"Don't judge a book by its cover," admonished a store sign on Coleman Boulevard in recent weeks. I'd pass by it on my way home, finding it slightly curious for this design and home decor store specializing in swanky "covers" and adornments of various sorts. But hey, it's a worthy reminder and sage advice nonetheless. Only not so much for the artists in the current exhibit, On & Off the Page, at the City Gallery.
This diverse group of 40 artists from across the Southeast — paper makers, illustrators, printmakers, bookbinders, whimsical storytellers of various mediums, and yes, book cover creators — offers clear evidence that one can judge quite a bit by a thoughtfully-crafted book cover. In fact, the elegance and artistry behind the functional object we know as "book"— that ol' timey, non-Kindle, dog-eared entity sitting there stacked by your bedside and gathering dust on your book shelves — deserves a fresh read in its own right. And this engaging exhibit does that beautifully.
According to curators Kristen Solecki, an artist and illustrator, and Kris Westerson, a paper artist and co-founder of the Charleston Book Union, a monthly meet-up of anyone interested in or dabbling in the book-making arts, the exhibit is designed to invite viewers to explore how a book's structure relates to its content in much the same way as a theater stage sets the, well, stage for an actor. The exhibit's protagonist, so to speak, is the interplay between structure and story, container and message; its theme is the ever-evolving love story (or tragedy) between reader and book-as-artifact; and the underlying question: How, exactly, is the medium part of the message?
"There's this intimacy when you're looking at a book or piece of art in this way," says Westerson, white-gloved as she points out the letter-pressed pages and prints of Ellen Knudson's American Breeding Standards, a book the author and artist created from soup-to-nuts — the antithesis of mass-market publishing. Knudson's hand is in every aspect of the book-as-art-object, from brilliant concept (a feminist riff on ideal specimen prototypes for horses compared to women) to design, to imagery, to writing the content and creating photopolymer plates for printing, then hand-binding and crafting of a bookcase, producing only 50 editions each.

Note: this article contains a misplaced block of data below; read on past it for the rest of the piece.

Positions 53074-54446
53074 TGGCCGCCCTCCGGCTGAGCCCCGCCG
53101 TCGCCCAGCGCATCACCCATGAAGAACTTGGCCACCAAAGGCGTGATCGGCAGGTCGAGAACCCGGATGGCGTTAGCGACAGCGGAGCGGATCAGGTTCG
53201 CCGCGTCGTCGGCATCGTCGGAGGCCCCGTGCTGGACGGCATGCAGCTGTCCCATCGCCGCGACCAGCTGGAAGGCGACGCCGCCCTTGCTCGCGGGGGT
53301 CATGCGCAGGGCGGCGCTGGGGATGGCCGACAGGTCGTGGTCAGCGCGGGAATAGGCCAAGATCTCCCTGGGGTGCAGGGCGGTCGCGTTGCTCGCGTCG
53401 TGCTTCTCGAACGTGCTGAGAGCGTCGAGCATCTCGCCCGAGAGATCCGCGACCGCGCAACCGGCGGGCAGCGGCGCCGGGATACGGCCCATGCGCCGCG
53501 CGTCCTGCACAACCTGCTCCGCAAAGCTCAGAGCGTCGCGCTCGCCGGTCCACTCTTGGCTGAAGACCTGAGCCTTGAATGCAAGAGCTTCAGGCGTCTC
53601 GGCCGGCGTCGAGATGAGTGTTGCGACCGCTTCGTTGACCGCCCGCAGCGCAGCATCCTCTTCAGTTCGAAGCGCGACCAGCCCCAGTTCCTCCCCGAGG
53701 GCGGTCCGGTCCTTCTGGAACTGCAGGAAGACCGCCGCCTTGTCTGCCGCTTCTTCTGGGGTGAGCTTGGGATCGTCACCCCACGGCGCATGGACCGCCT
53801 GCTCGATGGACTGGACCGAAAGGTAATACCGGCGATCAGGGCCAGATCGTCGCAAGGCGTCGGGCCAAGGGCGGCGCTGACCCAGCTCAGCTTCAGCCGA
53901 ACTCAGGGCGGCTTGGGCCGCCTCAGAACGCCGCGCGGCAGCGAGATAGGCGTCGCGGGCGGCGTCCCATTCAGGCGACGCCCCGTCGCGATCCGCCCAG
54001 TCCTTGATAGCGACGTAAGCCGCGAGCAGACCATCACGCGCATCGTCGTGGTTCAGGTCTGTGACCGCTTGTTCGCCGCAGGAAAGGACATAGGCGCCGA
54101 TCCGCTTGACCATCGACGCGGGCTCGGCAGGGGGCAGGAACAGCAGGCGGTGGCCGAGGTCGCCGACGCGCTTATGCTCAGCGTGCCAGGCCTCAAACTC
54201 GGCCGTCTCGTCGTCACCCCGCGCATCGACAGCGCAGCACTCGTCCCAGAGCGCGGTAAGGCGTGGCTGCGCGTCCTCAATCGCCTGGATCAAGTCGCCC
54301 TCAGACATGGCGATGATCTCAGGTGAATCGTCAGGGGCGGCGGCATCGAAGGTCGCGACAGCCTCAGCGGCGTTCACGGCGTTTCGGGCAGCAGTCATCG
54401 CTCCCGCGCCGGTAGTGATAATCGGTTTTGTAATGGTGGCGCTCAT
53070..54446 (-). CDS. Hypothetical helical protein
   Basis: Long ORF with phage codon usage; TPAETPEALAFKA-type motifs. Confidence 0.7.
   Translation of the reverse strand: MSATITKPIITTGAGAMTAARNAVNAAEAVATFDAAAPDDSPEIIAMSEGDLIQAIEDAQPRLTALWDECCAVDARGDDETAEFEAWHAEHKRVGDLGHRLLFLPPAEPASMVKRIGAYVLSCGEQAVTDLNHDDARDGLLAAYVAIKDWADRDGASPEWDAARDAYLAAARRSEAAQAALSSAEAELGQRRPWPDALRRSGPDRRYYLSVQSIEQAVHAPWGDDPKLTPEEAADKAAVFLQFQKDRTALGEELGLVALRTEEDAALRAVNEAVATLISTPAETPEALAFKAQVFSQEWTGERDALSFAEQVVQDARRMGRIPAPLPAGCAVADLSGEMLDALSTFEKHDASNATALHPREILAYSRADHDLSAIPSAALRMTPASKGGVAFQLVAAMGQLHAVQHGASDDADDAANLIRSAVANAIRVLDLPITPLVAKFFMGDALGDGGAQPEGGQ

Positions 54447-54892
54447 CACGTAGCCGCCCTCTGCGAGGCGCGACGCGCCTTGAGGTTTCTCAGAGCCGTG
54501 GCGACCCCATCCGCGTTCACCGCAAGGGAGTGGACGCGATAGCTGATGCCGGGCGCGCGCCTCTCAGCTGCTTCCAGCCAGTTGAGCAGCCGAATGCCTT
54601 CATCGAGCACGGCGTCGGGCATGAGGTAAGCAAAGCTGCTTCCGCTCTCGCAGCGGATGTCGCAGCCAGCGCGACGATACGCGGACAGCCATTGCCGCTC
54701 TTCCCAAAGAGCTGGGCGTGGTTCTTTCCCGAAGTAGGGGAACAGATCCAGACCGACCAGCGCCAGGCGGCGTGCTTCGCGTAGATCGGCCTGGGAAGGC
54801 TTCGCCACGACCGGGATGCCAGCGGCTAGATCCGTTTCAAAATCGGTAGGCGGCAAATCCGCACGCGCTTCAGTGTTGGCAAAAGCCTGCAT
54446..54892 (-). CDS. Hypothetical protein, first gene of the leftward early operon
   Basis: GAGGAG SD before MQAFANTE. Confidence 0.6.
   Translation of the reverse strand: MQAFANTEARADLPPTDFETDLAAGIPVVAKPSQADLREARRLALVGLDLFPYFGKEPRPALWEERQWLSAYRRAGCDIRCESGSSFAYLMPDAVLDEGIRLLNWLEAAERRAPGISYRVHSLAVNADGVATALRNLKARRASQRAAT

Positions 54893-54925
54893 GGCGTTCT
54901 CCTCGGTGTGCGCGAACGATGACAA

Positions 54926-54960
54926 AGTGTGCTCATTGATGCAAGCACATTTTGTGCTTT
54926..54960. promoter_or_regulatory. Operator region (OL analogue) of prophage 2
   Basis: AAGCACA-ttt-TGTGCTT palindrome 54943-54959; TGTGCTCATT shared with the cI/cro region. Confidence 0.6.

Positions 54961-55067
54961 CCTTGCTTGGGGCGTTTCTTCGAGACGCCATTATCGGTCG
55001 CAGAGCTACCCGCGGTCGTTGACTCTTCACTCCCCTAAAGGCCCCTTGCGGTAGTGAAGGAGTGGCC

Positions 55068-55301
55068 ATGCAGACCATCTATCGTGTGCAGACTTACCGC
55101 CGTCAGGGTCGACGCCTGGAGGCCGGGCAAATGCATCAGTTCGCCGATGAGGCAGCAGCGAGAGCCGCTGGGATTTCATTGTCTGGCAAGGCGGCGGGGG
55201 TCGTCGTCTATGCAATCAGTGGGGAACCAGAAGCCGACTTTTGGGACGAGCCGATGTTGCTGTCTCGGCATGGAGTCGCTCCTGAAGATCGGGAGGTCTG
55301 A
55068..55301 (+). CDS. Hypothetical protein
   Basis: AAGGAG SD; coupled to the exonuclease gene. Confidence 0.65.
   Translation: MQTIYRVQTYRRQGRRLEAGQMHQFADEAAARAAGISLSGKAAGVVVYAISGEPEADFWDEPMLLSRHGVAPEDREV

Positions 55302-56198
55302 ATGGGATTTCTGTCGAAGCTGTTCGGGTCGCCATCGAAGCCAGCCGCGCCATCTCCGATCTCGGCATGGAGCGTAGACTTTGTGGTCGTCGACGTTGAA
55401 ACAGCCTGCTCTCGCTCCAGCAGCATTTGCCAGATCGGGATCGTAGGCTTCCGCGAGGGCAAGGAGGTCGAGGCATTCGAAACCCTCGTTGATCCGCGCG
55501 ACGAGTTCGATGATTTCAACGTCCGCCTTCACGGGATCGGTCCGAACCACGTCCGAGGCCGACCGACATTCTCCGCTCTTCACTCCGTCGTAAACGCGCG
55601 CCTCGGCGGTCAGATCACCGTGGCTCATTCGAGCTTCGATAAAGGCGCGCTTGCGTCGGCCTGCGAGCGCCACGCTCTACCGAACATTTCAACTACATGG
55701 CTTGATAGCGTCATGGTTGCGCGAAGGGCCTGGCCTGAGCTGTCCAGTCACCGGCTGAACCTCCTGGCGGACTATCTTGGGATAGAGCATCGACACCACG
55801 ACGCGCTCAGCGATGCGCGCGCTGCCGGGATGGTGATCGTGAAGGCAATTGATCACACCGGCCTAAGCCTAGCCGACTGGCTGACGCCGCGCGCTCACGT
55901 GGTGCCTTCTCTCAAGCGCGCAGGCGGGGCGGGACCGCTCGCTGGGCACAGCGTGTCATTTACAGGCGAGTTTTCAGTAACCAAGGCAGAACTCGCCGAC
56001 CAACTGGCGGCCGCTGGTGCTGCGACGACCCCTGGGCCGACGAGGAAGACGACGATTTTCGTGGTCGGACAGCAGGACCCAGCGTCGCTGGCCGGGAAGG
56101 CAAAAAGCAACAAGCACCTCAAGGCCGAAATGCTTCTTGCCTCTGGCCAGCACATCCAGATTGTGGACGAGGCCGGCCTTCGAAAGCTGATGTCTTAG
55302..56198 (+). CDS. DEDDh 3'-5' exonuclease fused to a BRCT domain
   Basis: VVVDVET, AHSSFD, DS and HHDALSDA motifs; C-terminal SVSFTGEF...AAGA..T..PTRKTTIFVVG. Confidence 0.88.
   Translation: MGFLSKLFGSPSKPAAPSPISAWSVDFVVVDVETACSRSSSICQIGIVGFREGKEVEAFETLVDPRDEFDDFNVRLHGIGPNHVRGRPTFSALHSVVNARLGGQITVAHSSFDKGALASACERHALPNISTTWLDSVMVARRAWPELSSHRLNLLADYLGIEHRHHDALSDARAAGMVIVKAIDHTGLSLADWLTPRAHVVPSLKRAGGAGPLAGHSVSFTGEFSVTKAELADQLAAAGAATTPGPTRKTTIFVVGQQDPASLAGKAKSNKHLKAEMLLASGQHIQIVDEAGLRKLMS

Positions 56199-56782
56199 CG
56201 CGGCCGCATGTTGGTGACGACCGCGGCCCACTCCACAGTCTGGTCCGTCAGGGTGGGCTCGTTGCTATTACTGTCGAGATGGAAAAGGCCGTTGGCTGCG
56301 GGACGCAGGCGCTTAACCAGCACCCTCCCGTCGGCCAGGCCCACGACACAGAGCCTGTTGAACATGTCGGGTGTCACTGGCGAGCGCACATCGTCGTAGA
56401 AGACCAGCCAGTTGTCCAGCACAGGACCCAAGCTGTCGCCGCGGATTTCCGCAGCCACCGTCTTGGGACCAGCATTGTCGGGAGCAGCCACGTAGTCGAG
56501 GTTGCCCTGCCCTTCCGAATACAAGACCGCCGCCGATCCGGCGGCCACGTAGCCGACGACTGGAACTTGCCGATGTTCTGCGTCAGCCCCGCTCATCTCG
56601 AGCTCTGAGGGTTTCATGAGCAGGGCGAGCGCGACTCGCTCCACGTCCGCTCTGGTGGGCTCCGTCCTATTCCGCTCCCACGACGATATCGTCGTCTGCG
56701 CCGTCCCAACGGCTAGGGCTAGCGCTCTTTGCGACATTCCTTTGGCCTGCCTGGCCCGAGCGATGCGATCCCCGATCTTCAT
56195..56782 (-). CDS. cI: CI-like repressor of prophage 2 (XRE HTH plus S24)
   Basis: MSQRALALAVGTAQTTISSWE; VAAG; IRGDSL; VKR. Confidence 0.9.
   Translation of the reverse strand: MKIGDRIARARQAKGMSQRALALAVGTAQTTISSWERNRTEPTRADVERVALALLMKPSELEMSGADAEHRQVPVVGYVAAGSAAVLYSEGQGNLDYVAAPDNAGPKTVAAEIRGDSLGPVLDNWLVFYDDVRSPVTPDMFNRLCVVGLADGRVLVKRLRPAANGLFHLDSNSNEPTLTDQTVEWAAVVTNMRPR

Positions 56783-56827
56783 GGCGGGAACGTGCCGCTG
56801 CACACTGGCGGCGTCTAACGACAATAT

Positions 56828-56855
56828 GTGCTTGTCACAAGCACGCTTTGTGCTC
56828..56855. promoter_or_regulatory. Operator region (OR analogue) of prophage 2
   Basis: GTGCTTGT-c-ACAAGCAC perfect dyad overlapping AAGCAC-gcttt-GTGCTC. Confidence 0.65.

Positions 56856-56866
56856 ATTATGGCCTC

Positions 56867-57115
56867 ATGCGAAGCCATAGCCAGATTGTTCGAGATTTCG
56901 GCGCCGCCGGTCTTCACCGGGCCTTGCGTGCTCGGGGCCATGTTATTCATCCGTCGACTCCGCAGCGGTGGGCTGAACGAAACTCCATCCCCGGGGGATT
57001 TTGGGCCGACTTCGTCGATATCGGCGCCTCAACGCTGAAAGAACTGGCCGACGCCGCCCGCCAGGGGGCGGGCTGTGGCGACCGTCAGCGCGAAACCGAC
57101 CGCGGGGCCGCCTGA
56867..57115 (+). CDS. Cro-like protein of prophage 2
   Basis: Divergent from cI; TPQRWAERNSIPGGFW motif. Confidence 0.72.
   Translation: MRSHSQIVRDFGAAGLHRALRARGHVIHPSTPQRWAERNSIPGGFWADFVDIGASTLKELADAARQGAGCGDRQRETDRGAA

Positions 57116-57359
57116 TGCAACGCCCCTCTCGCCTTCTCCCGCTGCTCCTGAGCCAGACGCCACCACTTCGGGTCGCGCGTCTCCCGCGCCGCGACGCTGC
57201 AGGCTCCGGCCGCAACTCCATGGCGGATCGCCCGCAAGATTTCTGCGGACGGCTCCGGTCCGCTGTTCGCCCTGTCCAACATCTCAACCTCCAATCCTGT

"It's a much different experience than scrolling through Facebook," adds Solecki. "Viewers are experiencing and engaging with an artist's story and work in a very personal way."
There are playful wave-like paintings by Lee Wieland resembling the exquisite swirls of antique marbled endpages, juxtaposed on the facing wall with bold woodcuts by Greenville printmaker Kent Ambler. In contrast to Ambler's prints, one of Westerson's pieces, "Exhalations Shimmer II," is a flag book crafted from handmade cotton paper and a process of wet-on-wet pulp painting. "Basically Kris started with nothing, essentially with dust and fiber, and added to it, layer by layer, while Kent is carving away layers from the woodblock," explains Solecki.
These subtleties might not be obvious to the casual viewer, but there's plenty to please the less-informed eye as well. Even if taken at face value — a captivating illustration here, an interesting installment there (Charleston's Kit Loney's tiny book mobile, for instance) — you don't have to read between the lines to enjoy the exhibit as celebration of bookish beauty. To wit, Solecki's bright, strong prints — clever cautionary tales about overdevelopment — stand alone as appealing visual art, even if the viewer doesn't realize the artist is a book illustrator.
Indeed there are several pieces that might seem puzzling at first, but that too is part of On & Off the Page's delight. One initial head-scratcher in particular, Fritzi Huber's "Found Memories: Mary Nixon," turned out to be one of my favorite works, drawing me back to revisit the piece and the show, just as I return to favorite passages in beloved books. Huber (a Wilmington, NC-based former trapeze artist, don't you love it?) presents an ad-hoc narrative of a family's life recreated from found objects — (a baby's crib, garter belts, photographs, Dear John letters) — discovered in an abandoned house. It's haunting, mesmerizing and heartbreaking all at the same time, like any classic tale.
"Books are a uniquely portable magic," wrote Stephen King, and this show gives us a peek underneath the magician's cape. For many the magic is in the story, the world that unfolds as reader enters an alternate reality on the page. Off the page, however, in the artistry that holds, creates, and abracadabra, delivers that magic, there's plenty to explore and uncover, including maybe judging a cover or two.